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  1. Truth and Genre in Pindar.Arum Park - 2013 - Classical Quarterly 63 (1):17-36.
    By convention epinician poetry claims to be both obligatory and truthful, yet in the intersection of obligation and truth lies a seeming paradox: the poet presents his poetry as commissioned by a patron but also claims to be unbiased enough to convey the truth. In Slater's interpretation Pindar reconciles this paradox by casting his relationship to the patron as one of guest-friendship: when he declares himself a guest-friend of the victor, he agrees to the obligation ‘a) not to be envious (...)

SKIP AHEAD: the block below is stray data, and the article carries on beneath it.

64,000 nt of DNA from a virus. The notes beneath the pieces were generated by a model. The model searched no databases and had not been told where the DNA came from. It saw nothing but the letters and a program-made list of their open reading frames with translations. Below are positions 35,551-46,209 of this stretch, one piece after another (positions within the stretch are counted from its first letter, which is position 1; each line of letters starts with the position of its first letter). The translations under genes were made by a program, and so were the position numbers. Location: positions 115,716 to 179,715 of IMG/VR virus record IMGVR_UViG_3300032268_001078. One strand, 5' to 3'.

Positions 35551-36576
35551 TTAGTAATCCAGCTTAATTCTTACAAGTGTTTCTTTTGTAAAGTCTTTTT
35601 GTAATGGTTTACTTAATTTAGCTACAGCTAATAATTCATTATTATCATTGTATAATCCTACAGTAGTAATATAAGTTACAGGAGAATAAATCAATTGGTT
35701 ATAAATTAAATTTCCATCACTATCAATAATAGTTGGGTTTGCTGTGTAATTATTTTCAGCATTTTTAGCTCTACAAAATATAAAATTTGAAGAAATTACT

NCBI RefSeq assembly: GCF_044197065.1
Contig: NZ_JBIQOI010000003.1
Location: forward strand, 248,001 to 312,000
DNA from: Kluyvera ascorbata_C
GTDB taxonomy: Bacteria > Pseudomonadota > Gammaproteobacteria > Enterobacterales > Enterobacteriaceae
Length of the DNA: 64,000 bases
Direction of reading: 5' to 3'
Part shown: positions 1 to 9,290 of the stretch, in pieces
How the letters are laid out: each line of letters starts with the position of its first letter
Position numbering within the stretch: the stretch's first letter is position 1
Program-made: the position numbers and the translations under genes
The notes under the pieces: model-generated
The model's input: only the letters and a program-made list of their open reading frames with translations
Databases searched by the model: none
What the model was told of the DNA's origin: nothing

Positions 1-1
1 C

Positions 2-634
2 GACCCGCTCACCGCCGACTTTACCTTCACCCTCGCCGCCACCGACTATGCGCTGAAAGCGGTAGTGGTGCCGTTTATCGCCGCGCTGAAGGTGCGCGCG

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  • Symbolic Action in the Homeric Hymns: The Theme of Recognition.John F. García - 2002 - Classical Antiquity 21 (1):5-39.
    The Homeric Hymns are commonly taken to be religious poems in some general sense but they are often said to contrast with cult hymns in that the latter have a definite ritual function, whereas "literary" hymns do not. This paper argues that despite the difficulty in establishing a precise occasion of performance for the Homeric Hymns, we are nevertheless in a position to identify their ritual function: by intoning a Hymn of this kind, the singer achieves the presence of a (...)
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